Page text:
Lichfield Civic Society Talk – The Story of clean water in the industrial Revolution

For most of us, running a tap to pour clean drinking water is nothing special. We take it for granted. Drinking water and effective sanitation now form part of the fabric of modern day Britain. However this has not always been the case.

Cholera had a massive impact on the Black Country, a centre of the industrial revolution. In Bilston, there were no families who had not been touched. Between August and September 1832, the death toll had reached 742; almost 20% of the population; the burial grounds had to close because they were full.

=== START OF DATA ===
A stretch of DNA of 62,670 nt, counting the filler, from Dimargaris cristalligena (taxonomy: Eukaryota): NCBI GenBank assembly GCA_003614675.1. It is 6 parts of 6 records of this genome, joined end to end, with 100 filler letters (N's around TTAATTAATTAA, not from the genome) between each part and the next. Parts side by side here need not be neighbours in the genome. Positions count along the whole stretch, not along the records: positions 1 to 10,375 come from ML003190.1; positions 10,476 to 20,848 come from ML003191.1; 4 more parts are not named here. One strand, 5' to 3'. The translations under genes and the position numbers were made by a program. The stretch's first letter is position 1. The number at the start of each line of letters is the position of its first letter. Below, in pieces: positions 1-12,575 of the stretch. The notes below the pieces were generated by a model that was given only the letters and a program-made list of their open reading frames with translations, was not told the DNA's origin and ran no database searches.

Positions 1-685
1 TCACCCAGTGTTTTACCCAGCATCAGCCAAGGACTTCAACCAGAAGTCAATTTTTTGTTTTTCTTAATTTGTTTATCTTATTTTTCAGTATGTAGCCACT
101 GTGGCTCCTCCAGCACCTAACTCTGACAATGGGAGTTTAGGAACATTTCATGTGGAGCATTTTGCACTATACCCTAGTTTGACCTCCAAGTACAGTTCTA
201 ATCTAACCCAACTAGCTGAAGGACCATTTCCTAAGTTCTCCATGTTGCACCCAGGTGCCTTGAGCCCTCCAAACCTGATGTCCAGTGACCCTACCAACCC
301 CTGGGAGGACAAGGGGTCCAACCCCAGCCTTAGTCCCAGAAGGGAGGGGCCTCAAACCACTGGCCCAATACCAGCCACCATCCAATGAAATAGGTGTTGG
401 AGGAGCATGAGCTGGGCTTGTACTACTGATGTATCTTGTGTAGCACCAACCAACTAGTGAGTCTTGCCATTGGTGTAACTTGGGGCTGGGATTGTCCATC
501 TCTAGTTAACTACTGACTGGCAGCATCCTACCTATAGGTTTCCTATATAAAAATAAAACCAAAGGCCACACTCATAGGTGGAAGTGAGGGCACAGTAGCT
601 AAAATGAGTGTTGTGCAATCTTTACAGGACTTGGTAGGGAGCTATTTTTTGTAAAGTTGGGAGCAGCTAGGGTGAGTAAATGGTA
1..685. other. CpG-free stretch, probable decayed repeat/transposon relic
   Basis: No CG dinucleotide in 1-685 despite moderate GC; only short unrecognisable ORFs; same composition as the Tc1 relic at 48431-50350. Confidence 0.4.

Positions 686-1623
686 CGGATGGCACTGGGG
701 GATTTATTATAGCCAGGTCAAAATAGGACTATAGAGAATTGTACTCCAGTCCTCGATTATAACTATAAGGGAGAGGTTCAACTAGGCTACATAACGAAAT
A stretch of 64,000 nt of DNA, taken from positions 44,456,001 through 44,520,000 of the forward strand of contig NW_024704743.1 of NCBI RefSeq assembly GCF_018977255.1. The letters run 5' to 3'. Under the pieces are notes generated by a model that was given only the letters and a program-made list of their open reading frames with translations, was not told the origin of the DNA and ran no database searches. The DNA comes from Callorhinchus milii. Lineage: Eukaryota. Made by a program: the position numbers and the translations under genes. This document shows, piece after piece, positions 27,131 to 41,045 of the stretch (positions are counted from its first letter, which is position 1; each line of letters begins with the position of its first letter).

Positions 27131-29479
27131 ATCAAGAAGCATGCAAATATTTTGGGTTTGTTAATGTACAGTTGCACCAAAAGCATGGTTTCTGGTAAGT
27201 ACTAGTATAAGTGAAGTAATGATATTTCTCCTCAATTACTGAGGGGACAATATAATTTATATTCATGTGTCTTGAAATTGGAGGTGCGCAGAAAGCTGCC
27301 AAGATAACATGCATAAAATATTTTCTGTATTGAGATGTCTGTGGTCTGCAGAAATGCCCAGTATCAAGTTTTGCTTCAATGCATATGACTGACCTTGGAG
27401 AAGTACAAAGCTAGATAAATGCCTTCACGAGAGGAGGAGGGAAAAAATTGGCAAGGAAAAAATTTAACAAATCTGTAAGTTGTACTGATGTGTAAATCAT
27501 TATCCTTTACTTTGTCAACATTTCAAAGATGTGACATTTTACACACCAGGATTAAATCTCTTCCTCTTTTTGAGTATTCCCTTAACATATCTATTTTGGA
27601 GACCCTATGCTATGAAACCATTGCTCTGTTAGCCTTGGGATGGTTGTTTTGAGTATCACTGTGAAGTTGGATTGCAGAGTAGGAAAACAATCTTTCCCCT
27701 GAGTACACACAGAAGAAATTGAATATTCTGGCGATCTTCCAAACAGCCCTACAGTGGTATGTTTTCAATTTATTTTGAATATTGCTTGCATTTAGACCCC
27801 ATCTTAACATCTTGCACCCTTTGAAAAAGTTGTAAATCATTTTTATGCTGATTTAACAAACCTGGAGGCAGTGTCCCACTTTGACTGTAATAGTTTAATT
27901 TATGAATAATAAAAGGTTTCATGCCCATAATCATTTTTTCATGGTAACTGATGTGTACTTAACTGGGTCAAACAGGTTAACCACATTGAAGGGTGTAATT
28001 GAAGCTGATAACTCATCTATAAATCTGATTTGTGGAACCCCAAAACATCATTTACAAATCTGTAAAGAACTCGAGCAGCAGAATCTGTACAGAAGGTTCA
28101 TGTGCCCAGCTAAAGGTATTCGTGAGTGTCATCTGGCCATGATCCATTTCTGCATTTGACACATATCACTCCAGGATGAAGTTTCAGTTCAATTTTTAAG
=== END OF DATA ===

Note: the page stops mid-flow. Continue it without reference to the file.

David Moore will talk about how Lichfield provided the solution with the establishment of the South Staffordshire Waterworks Company. Sited near to the railway at Sandfields, the building housed a magnificent 190 horse power Cornish beam engine built by Jonah and George Davies of Tipton….

Thursday 24 July 2014 @ 7:30pm

Lichfield Heritage Centre
Market Square
WS13 6LG

About Morturn

Historian – Photographer – Filmmaker Retired construction professional with a passion for public, social and industrial history. I believe in equality, dignity and integrity for all. Don’t like people who try to belittle the ambitions of others. I am of the opinion that my now life belongs to the whole community and as long as I live, it is my privilege to do for it whatever I can. I want to be thoroughly used up when I die, for the harder I work the more I live.
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